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December 10, 2006 | Jeffrey Fleishman, Times Staff Writer
The mystery surrounding the poisoning death of a former Russian spy has veered to Germany, where investigators Saturday found traces of radiation in an apartment connected with a businessman who met the ex-KGB agent on the day he fell ill. Police said "hints" of radiation were detected in the Hamburg apartment of Dmitry Kovtun's former wife. Traces were also discovered in the nearby suburban home of the ex-wife's mother. Kovtun met with ex-KGB agent Alexander Litvinenko on Nov.
February 10, 2007 | Kim Murphy and Sebastian Rotella, Times Staff Writers
Yuri Felshtinsky well remembers when he spent the better part of five hours pleading for the life of his friend Alexander Litvinenko. It was May 22, 2000. Litvinenko, a colonel in the Russian Federal Security Service, or FSB, had just spent four months in prison, having gone public with allegations that senior secret police officers were involved in killings and kidnappings for financial gain. Now he was free, but for how long? Felshtinsky called up Litvinenko's former boss, Maj. Gen.
September 5, 1986 | Associated Press
The Environmental Protection Agency said Thursday it wants to bring radon, a radioactive gas believed to kill thousands of people every year, under its drinking water purity regulations.
October 26, 2007 | From Times Staff and Wire Reports
Eve Curie Labouisse, 102, a journalist who wrote a best-selling biography of her mother, the Nobel Prize-winning scientist Marie Curie, died Monday at her Manhattan apartment, said her stepdaughter, Anne L. Peretz. Labouisse's book "Madame Curie," published in 1937, chronicled her mother's life from her birth in Poland and education in France to her discovery -- with her husband Pierre Curie -- of the radioactive elements radium and polonium.
December 5, 2006 | From the Associated Press
Former Russian Prime Minister Yegor T. Gaidar was released from the hospital Monday following a mysterious illness that raised suspicions of another poisoning after a former KGB agent died in London of radiation poisoning. Gaidar, a 50-year-old economist and leader of a Russian liberal opposition party, fell ill at a conference outside Dublin, Ireland, a day after former Russian spy Alexander Litvinenko died of poisoning by the radioactive isotope polonium-210.
November 8, 2013 | By David Wharton
The 2014 Sochi Winter Olympics are still months away, but they have already helped thaw chilly relations between Russia and Great Britain. The Federal Security Service of Russia has met with British intelligence to discuss safeguarding the Games, according to the RIA Novosti news agency . Russia and Britain had been at odds since Russian spy Alexander Litvinenko was fatally poisoned with radioactive polonium-210 while drinking tea at...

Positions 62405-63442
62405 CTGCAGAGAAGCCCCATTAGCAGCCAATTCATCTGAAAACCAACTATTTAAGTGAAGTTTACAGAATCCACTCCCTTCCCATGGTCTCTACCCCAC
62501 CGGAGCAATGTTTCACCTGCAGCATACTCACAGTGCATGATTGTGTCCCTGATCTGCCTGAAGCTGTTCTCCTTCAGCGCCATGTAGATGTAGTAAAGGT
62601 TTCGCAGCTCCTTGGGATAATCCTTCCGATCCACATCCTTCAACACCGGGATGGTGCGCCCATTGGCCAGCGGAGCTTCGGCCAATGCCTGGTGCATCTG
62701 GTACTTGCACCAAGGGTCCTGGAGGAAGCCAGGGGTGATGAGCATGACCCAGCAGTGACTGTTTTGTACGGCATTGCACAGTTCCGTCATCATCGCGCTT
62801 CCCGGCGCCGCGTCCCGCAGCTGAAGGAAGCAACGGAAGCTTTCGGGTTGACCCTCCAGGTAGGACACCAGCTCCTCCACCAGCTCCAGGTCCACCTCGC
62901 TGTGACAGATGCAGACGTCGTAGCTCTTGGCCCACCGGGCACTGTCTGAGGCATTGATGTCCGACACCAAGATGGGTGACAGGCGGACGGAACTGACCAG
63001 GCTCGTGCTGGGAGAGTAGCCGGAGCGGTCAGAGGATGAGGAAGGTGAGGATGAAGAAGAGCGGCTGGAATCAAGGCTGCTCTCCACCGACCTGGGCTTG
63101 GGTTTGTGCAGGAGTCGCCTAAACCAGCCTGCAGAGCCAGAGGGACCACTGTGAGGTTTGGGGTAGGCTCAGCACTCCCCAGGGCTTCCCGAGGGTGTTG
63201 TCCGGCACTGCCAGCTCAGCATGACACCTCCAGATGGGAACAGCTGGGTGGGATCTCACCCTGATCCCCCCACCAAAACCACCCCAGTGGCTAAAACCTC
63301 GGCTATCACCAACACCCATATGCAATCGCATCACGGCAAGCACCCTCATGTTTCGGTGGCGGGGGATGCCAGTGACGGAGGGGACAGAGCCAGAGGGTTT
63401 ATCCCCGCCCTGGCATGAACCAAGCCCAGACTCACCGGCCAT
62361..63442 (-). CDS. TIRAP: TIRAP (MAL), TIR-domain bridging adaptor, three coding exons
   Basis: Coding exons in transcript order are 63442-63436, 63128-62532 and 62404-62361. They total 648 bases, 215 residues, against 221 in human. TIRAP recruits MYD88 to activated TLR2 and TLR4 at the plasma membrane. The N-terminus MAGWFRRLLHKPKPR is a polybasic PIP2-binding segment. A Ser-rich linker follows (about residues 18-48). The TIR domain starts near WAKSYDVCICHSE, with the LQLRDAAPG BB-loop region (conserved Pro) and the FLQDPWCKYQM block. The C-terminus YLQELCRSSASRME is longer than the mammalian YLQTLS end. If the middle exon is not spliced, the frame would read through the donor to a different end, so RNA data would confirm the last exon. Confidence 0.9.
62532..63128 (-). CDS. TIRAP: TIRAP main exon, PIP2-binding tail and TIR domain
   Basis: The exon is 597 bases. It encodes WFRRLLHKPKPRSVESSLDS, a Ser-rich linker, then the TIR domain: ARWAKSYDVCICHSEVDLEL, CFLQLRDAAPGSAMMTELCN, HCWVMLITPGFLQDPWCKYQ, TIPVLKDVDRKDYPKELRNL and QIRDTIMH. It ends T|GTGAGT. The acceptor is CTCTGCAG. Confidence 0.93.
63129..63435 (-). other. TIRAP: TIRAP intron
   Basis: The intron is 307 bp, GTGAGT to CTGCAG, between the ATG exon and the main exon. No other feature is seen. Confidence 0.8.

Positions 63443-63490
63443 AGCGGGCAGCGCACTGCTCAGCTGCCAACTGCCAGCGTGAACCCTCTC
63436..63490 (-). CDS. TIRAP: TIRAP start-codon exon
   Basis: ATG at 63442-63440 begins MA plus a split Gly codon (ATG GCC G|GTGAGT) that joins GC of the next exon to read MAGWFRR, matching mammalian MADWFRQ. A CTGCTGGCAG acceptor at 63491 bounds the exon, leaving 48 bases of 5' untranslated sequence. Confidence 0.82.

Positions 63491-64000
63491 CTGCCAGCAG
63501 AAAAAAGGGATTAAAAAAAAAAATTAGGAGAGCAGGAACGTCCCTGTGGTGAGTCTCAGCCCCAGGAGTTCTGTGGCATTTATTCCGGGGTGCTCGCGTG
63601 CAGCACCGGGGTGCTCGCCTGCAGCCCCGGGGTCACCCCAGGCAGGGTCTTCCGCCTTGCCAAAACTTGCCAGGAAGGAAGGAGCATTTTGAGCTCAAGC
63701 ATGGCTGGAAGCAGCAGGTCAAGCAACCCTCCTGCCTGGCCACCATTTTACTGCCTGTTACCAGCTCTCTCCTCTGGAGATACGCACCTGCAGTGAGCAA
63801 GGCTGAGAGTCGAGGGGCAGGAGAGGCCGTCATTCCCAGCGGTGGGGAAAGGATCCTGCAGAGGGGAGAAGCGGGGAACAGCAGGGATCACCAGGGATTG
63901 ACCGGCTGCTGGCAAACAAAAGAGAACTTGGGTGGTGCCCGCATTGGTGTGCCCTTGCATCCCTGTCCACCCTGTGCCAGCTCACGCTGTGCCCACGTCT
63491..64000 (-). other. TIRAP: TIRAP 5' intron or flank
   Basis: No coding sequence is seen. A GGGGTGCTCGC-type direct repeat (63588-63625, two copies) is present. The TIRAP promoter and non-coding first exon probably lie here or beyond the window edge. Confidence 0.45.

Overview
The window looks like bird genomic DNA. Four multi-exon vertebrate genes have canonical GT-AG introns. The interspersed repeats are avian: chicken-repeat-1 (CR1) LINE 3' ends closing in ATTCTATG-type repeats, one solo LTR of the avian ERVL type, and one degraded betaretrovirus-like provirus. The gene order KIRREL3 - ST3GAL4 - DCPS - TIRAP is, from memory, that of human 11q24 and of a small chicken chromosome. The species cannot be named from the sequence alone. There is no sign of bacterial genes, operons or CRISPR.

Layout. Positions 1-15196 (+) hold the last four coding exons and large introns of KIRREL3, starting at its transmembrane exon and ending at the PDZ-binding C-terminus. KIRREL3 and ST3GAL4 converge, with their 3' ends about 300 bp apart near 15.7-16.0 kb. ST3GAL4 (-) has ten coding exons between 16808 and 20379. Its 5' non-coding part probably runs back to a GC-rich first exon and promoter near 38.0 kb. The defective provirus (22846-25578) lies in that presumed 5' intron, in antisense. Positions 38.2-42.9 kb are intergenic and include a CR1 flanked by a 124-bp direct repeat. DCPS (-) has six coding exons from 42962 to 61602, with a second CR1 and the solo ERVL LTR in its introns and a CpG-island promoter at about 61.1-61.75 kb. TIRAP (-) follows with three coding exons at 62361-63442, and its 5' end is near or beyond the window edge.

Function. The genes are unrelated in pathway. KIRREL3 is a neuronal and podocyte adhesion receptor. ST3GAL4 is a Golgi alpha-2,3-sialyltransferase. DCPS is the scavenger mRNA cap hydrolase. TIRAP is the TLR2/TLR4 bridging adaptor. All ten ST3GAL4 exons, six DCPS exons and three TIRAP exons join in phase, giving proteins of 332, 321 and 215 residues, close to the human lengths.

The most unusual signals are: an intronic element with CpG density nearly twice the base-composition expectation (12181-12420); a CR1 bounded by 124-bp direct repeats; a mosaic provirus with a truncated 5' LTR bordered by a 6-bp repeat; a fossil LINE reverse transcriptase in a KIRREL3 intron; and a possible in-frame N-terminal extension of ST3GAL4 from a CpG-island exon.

December 25, 2006 | From the Associated Press
An Italian who met with an ex-KGB agent around the time that radiation made the Russian fatally ill was arrested Sunday on charges of international arms trafficking and slander, the Italian man's father said. The accusations against Mario Scaramella were not believed to be directly related to the investigation into the poisoning death of Alexander Litvinenko. Scaramella, the first person connected to the poisoning case to be arrested, met Litvinenko at a London sushi bar Nov.
May 23, 2007 | Kim Murphy, Times Staff Writer
A millionaire businessman who once worked in the Russian secret services has been accused in connection with the radiation poisoning of former KGB agent Alexander Litvinenko, opening the door to a chilly new diplomatic standoff between Britain and Russia. British authorities said Tuesday that they would seek to extradite Andrei Lugovoy, a former elite KGB agent, and charge him with murder.
December 9, 2007 | Kim Murphy, Times Staff Writer
One night a little over a year ago, Derek Conlon showed up as usual for his gig as the piano player at the Pine Bar in Mayfair. Sat down at one of the tables for a cup of coffee. Chatted with the barman, stretched, strolled over and started tickling the keys. That cup of coffee has given him countless sleepless nights since.
June 20, 2008 | Gary Goldstein, Robert Abele
If Adrian Lyne directed a racy Lifetime movie, then asked Danielle Steel what to call it, you'd pretty much have "Never Forever," a sudsy chamber piece that's engrossing despite its many plot holes and contrivances. The film's chief calling card is star Vera Farmiga ("Down to the Bone," "Breaking and Entering"). Her Sophie Lee is a buttoned-up suburban housewife whose inability to conceive with her sterile, Korean American lawyer husband, Andrew (David L.
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